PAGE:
Marc and I have been talking about game pre-production, project management and our immediate goals. Right now those goals are:
- Produce a complete game for deployment online and/or on iPhone.
- Work to our strengths – Marc’s, Justin’s and Unity’s strengths.
- Make it polished, but do it quickly.
If we are going to succeed then our guiding principle must be to keep it simple. Keeping things simple works on many levels.
Casual games are played on the spur of the moment, usually in small intervals. To succeed the game must be easy for the user to understand. Both the object of the game and its controls need to be simple and intuitive.
The target platform will be the iPhone and web browser player. These platforms have limited capacity both in terms of file/download size and computing power. Game assets and logic need to be kept small and simple not to over-tax the platform.
Casual games, with their need to be intuitive and light, benefit greatly from an iterative development cycle. Assemble the barest minimum game-play needed for the game then test, test and test some more. When new features are added to this minimalist build they then need justify their inclusion through testing. Starting simple allows us to get to testing early and often.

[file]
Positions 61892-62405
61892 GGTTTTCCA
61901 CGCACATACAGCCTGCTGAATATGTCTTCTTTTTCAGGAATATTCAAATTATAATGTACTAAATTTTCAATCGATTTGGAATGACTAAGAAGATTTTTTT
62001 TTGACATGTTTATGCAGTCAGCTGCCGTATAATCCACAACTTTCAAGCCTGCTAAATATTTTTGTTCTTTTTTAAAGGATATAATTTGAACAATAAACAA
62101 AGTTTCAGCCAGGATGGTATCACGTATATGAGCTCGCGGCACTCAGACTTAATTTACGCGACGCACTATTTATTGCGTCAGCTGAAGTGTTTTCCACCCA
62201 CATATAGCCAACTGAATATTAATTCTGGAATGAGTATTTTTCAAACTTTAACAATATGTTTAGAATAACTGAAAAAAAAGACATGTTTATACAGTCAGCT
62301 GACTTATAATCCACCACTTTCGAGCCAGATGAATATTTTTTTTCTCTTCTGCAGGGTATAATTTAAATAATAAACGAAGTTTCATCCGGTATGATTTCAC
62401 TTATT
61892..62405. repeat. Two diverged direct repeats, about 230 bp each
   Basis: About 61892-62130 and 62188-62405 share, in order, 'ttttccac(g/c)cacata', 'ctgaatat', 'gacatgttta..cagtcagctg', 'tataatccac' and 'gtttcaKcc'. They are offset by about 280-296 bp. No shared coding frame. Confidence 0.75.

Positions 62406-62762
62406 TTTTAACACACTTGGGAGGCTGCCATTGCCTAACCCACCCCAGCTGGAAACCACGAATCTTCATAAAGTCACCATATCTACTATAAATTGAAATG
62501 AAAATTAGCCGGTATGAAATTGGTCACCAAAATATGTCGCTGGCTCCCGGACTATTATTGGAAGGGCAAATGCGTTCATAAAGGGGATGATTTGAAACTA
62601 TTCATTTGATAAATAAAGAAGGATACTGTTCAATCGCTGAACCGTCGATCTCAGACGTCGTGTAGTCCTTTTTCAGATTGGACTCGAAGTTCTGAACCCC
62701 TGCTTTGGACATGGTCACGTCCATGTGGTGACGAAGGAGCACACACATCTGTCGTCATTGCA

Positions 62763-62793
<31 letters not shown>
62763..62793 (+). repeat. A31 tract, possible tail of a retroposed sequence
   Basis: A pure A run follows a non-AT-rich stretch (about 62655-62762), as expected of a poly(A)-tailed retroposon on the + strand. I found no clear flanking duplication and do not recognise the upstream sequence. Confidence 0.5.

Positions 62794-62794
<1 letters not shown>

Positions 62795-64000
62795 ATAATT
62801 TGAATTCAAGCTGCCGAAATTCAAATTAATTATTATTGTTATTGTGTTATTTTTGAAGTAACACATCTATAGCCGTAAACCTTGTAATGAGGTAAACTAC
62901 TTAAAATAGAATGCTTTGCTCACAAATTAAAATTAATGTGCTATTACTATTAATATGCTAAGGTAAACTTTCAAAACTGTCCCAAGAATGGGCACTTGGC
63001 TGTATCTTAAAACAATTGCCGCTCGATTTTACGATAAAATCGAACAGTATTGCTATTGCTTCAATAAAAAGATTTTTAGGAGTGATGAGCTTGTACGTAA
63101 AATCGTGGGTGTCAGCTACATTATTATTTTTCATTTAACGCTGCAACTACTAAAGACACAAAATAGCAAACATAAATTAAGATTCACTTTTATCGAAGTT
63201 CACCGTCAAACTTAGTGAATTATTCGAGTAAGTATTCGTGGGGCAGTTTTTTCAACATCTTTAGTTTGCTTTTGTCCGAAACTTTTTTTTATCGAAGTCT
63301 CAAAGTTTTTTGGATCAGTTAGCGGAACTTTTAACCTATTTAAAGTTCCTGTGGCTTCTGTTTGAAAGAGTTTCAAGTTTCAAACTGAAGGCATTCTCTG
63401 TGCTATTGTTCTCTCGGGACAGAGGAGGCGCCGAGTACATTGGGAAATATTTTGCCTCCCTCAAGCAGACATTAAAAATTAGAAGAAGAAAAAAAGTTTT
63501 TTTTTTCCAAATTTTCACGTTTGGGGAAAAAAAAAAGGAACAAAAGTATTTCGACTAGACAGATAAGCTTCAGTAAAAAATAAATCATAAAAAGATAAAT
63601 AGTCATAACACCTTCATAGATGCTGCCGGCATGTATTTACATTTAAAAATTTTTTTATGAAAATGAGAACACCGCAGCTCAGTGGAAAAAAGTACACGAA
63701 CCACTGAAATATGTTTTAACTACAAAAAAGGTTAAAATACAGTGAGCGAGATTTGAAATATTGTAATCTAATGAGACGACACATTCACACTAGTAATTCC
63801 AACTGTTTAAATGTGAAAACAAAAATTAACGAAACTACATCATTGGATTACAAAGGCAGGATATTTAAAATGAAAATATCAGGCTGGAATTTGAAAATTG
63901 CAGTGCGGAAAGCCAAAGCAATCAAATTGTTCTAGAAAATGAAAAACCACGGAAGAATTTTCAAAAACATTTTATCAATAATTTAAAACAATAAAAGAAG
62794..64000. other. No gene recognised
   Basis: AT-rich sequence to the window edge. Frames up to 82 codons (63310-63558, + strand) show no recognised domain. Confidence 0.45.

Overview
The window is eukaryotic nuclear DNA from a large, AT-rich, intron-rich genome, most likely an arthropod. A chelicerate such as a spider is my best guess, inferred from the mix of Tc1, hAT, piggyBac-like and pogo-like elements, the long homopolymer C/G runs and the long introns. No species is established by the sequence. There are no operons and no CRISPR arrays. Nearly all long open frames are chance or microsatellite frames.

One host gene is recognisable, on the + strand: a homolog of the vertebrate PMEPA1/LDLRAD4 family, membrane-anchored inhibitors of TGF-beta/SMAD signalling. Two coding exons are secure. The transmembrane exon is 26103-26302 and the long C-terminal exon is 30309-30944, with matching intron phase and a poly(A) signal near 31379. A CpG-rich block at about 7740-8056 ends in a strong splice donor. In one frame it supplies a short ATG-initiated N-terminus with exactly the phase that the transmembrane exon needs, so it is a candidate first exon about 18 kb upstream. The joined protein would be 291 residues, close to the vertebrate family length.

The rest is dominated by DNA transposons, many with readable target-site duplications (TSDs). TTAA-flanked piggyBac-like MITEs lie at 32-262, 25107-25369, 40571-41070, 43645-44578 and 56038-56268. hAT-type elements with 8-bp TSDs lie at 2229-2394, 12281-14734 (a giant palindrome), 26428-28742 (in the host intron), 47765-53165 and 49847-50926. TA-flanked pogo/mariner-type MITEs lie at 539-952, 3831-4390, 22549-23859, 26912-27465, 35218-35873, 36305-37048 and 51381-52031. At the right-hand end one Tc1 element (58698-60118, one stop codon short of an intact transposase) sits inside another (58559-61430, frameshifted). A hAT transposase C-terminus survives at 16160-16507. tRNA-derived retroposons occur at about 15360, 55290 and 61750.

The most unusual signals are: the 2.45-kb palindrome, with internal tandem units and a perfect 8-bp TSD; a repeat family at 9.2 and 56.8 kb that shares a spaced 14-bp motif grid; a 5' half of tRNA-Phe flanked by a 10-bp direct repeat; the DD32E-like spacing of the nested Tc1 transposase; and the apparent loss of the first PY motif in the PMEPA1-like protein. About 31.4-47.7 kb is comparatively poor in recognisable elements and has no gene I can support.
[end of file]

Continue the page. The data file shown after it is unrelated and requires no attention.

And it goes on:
Finally, as a very small team working in spare time the scope of the project has to be something that can be realistically completed in the time we have. The time we have is however long our enthusiasm lasts.
Here are soem other people’s thoughts on casual games and agile development:
- Jacob Williams’ post mortem of Maze Shifter, his first iPhone game.
- Tom Higgins’ Casual Games as a business – I think you have to take the examples of money made with casual games with a large grain of salt, but the points on what makes a good casual game is gold.
- 37signal’s Getting Real ebook – They are writing about creating web applications, but their philosophy of agile, user-centered development is a good fit for indie game development.